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You Can Learn a Lot by Paying Attention to the World of Disability 

It is no surprise innovations abound in the world of disability. They comprise the largest minority group in the world, 1.2 Billion. When you factor in parents, siblings, other relatives as well as friends and caring professionals the minority tilts in favour of a small majority. Having spent the past 15 years in the field of social innovation I’m convinced it has a lot to learn from the world of disability.


Here are 10 examples:


1. Nothing About Us Without Us

A rallying cry for those without power to assert theirs. Not just in the face of the mighty who determine laws and control purse strings but also from those who benignly decide what is in other people’s best interests.


2. Philosophy of Normalization

Make sure the cultural values associated with the means and methods you use are not undermining your objectives to achieve justice and impact.


3. A Good Life

The goal, nothing short of a good, full and meaningful life for everyone. Professional services, targeted interventions, technologies and techniques should respect and supplement a good life not supplant it.

4. Local Area Coordination

Communities and neighbourhoods are abundant with talented people and local resources. It is better to mobilize those assets before seeking help from outsiders (funders or professionals.) Otherwise community resilience is eroded.

5. Individualized Funding/ Direct Payments

If programs and services are necessary then provide the dollars directly to the individual or family. Trust them to decide what to spend the money on. Otherwise you reinforce client-hood instead of nurturing citizenship.

6. Label Jars Not People

Tossing around labels and categories like the poor, homeless, refugee, disabled, Indigenous, climate denier and uneducated negates the unique and complex makeup and background of every human being.

7. Power in Vulnerability

Denying our vulnerability makes us more fragile. Accepting our limitations and interdependency is critical to our salvation personally and environmentally. Acceptance is not resignation but enhanced awareness and consciousness about the way the world is.  


8. Diversity is Life

If you take diversity out of the equation things die. Specialization reduces resilience. The quest for perfection of nature and humans is a Faustian bargain, (Ex’s genetic manipulation of seeds, gene editing of humans, transhumanism, singularity, fish farms, neuromorphic engineering.)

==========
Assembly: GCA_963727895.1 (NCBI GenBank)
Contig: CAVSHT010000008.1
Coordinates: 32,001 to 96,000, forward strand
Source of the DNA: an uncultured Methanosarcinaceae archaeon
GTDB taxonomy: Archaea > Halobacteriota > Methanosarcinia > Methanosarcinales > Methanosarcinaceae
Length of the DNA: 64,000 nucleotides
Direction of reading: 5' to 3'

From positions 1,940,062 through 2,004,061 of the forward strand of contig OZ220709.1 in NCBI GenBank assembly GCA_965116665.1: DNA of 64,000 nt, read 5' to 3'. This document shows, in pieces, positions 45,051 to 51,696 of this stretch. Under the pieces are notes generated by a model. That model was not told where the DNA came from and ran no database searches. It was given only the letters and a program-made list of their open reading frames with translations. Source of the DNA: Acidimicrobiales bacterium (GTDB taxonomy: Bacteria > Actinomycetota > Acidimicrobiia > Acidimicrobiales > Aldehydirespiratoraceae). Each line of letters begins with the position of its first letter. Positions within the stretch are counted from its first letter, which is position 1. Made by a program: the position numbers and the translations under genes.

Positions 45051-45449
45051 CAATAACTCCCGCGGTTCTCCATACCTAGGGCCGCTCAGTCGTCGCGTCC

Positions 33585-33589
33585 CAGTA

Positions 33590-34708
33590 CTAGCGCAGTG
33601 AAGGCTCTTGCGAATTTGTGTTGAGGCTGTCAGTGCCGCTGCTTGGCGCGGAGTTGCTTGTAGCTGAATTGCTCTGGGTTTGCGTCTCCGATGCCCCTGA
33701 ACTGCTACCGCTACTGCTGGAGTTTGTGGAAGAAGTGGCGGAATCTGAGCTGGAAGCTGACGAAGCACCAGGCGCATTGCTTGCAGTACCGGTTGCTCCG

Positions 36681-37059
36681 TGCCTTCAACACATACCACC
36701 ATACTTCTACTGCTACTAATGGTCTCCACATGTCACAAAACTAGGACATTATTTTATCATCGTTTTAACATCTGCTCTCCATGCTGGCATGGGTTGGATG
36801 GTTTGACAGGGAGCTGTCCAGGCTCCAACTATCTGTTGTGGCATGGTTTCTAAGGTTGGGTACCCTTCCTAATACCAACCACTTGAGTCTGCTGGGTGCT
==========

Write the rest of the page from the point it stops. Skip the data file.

9. The Yearning to Belong is Universal

Becoming human is about belonging, interdependence, reciprocity, caring and our obligations to each other. The cry of the heart is universal whether from exclusion, rejection, humiliation, being lost or searching for meaning and purpose.

10. Movements Merge Over Time

Staring with families post world 2 uniting to challenge attitudes that led to segregation and exclusion; leading to the first UN Charter ever – Human Right of People with Intellectual Disabilities; diverging to birth the independent living movement; and accumulating in the movement for inclusion where “all means all.” Trickles become streams become tributaries become mighty rivers.


                                                     ***

There are plenty more where these came from. The impact-ability within the disability world is a force powered by toughness, discipline, focus, wisdom and love. It’s a force worth paying attention to.


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This blog is re-printed with permission from Al Etmanski's blog page.

Al has been a proud member of the disability movement since the birth of his daughter Liz. He is a community organizer, social entrepreneur and author. He is a founding partner of Social Innovation Generation (SiG) and BC Partners for Social Impact. As co-founder of Planned Lifetime Advocacy Network (PLAN) he proposed and led the campaign to establish the world's only disability savings plan - the RDSP. Al is an Ashoka fellow, and a faculty member of John McKnight’s Asset Based Community Development Institute (ABCD). He was recently awarded the Order of Canada and the Order of British Columbia.  



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